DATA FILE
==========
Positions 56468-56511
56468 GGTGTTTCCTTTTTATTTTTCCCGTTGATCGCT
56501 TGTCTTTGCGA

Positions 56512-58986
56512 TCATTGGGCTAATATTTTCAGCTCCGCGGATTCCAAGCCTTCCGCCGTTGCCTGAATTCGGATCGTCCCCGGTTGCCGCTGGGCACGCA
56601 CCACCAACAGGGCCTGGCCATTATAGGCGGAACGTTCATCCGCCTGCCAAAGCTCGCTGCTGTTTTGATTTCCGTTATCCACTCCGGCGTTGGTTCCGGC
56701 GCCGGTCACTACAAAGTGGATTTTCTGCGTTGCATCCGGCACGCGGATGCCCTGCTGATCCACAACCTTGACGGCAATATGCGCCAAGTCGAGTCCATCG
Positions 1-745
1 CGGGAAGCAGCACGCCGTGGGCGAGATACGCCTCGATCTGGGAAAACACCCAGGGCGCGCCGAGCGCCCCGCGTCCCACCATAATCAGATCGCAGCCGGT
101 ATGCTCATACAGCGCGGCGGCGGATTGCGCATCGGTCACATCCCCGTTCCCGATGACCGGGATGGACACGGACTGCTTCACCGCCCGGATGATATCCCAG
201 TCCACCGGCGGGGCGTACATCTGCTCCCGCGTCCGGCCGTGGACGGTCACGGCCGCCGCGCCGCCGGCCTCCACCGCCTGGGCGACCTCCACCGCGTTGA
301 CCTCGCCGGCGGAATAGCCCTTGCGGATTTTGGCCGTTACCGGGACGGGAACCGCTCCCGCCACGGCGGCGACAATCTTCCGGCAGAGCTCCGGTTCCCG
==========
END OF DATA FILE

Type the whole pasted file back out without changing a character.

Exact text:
Positions 56468-56511
56468 GGTGTTTCCTTTTTATTTTTCCCGTTGATCGCT
56501 TGTCTTTGCGA

Positions 56512-58986
56512 TCATTGGGCTAATATTTTCAGCTCCGCGGATTCCAAGCCTTCCGCCGTTGCCTGAATTCGGATCGTCCCCGGTTGCCGCTGGGCACGCA
56601 CCACCAACAGGGCCTGGCCATTATAGGCGGAACGTTCATCCGCCTGCCAAAGCTCGCTGCTGTTTTGATTTCCGTTATCCACTCCGGCGTTGGTTCCGGC
56701 GCCGGTCACTACAAAGTGGATTTTCTGCGTTGCATCCGGCACGCGGATGCCCTGCTGATCCACAACCTTGACGGCAATATGCGCCAAGTCGAGTCCATCG
Positions 1-745
1 CGGGAAGCAGCACGCCGTGGGCGAGATACGCCTCGATCTGGGAAAACACCCAGGGCGCGCCGAGCGCCCCGCGTCCCACCATAATCAGATCGCAGCCGGT
101 ATGCTCATACAGCGCGGCGGCGGATTGCGCATCGGTCACATCCCCGTTCCCGATGACCGGGATGGACACGGACTGCTTCACCGCCCGGATGATATCCCAG
201 TCCACCGGCGGGGCGTACATCTGCTCCCGCGTCCGGCCGTGGACGGTCACGGCCGCCGCGCCGCCGGCCTCCACCGCCTGGGCGACCTCCACCGCGTTGA
301 CCTCGCCGGCGGAATAGCCCTTGCGGATTTTGGCCGTTACCGGGACGGGAACCGCTCCCGCCACGGCGGCGACAATCTTCCGGCAGAGCTCCGGTTCCCG